The abortion referendum in Eire and the farcical negotiations between the Tory government and the European Union on a hard or soft border between the north of Ireland and the remainder of the country, demonstrate the need for the removal of colonial political borders and the establishment of a united Ireland. Whatever your position on the EU, the absurdity of the border negotiations, based on a colonial administration from a bygone era, simply should not be taking place. The Tories’ reliance on the reactionary and ultra conservative Democratic Unionist Party (DUP) is preventing Britain’s exit from the EU taking place on its own terms.
Prime Minister May has tied her own hands with the DUP deal by ruling out any new trade barriers between the north of Ireland and Britain. As the country seeks to regain its independence from the EU, the time for restrictive thought should not be entertained. Britain needs to prosper and to do so we need to think more widely about what our role in the world is and how we are viewed.
Britain needs to renounce its imperialist past and establish the re-unification of Ireland as an integral element of leaving the EU. The abortion vote demonstrated how Ireland has changed, how it has become a confident and modern state, in complete contrast to the north with its restrictive and medieval practices where a woman has no right to choose and is compelled to travel overseas to have control over her own body.
The ideology cannot be reformed – it can only be removed. The uniting of Ireland would achieve this, pushing the DUP into the margins of relevancy and the dustbin of history. The uniting of Ireland would immediately solve the one issue that is likely to derail the exit negotiations by drawing a veto from the Republic.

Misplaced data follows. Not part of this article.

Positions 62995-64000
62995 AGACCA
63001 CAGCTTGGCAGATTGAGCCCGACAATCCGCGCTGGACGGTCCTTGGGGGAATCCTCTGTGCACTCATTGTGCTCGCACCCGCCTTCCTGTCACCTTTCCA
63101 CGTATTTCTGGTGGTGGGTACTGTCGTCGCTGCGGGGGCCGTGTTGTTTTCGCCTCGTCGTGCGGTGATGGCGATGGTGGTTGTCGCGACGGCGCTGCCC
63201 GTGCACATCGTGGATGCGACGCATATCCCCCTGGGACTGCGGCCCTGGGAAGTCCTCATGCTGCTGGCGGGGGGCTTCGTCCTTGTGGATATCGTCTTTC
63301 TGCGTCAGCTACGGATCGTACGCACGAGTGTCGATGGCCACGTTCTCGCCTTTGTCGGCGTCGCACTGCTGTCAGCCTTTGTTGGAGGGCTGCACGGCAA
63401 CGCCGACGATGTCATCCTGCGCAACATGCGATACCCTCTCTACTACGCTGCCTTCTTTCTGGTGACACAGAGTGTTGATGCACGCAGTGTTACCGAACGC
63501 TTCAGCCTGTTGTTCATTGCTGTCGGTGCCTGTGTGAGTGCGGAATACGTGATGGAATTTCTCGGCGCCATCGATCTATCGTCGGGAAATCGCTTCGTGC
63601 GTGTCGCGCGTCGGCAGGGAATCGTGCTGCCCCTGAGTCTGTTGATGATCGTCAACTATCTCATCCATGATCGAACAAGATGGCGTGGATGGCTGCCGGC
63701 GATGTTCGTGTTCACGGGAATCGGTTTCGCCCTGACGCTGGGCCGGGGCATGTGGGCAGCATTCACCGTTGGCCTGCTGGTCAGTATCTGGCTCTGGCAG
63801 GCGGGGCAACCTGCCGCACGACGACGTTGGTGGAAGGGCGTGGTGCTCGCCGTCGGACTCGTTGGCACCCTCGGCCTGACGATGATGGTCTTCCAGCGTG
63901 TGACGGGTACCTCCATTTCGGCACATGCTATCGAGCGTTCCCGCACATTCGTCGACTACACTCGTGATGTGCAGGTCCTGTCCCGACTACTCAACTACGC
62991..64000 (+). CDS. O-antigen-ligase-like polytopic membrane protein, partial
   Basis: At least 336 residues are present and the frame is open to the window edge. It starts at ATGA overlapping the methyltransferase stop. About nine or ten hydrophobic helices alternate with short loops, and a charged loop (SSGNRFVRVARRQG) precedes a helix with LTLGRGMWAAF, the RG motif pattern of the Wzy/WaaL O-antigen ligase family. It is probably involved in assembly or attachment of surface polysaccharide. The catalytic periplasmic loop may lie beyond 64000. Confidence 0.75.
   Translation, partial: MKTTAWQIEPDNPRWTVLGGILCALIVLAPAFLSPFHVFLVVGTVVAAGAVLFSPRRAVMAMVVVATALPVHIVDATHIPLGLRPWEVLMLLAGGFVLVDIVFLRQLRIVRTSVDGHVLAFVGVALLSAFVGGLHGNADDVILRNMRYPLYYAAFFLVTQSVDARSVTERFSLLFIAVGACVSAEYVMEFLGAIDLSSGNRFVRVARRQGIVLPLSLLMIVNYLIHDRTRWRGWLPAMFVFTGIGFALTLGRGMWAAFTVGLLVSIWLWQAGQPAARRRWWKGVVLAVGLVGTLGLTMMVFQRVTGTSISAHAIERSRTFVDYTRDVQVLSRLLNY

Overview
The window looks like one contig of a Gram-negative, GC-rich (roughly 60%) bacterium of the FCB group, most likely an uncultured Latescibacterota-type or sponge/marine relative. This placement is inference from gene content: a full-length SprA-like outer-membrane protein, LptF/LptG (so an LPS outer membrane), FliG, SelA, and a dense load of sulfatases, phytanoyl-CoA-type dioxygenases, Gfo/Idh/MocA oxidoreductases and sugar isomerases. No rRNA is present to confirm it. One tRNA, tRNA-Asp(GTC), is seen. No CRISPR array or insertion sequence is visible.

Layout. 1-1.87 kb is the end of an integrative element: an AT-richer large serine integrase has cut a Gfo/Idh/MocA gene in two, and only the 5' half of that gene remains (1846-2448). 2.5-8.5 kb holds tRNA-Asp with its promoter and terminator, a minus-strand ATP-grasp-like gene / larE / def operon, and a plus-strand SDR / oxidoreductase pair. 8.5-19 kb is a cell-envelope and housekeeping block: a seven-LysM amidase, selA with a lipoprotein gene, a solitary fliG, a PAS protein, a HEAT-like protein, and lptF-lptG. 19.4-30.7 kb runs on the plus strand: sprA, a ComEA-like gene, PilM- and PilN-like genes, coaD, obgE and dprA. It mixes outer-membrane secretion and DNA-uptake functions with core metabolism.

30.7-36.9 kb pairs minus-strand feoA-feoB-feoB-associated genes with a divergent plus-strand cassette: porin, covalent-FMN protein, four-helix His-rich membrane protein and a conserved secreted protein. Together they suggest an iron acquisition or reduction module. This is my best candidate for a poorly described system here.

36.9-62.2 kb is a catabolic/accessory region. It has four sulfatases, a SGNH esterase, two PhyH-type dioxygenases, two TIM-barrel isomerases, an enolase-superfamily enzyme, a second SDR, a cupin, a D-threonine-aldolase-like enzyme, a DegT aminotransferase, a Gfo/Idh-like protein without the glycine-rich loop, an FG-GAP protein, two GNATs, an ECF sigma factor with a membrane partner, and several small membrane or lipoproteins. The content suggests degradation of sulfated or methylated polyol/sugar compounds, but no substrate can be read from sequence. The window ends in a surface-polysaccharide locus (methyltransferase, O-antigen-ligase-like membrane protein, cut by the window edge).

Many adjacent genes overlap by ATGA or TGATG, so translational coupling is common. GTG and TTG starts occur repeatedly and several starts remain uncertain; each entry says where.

Support for a united Ireland within the country itself has surged since the referendum in Britain, and any vote now on this issue is likely to go in favour of ending the artificial border. Furthermore, under the Good Friday Agreement there cannot be a border between the six counties and the rest of Ireland. So it makes sense to solve the problem by uniting the country, as it once was and should be again.
It is clear there would be opposition to reuniting the country. Peter Robinson of the DUP has argued that any democratic ballot cannot be conducted on the basis of a simple majority! However, his views are rooted in the past and so cannot be used as an excuse given the current circumstances.
Once Ireland is united then it will be up to the people of Ireland to decide whether they wish to remain a part of the EU. It would be hoped that Brexit would be the future course for the country but the destiny of the people of Ireland would be in their own hands.
Ireland is Britain’s most important trading partner, having an annual trading surplus of £6 billion. Numerous British exporters rely on trade with Ireland and it is in Britain’s self-interest to ensure that this surplus in trade continues. Overall Britain’s trade with the EU is in decline, now only representing 43 percent of all trade. Consequently it is far more important for Britain to establish global independent trade deals. This will not be easy; Trump’s America is a particular challenge. However, the EU itself has admitted that 90 percent of all economic growth will be outside of the EU over the coming years. It is therefore time that Britain turned its back on the old ways of colonialism, private armies, gun boats and supporting America’s wars, and made a serious move towards a policy that treats nation states as equal partners, and brings real engagement with the world to ensure our future prosperity.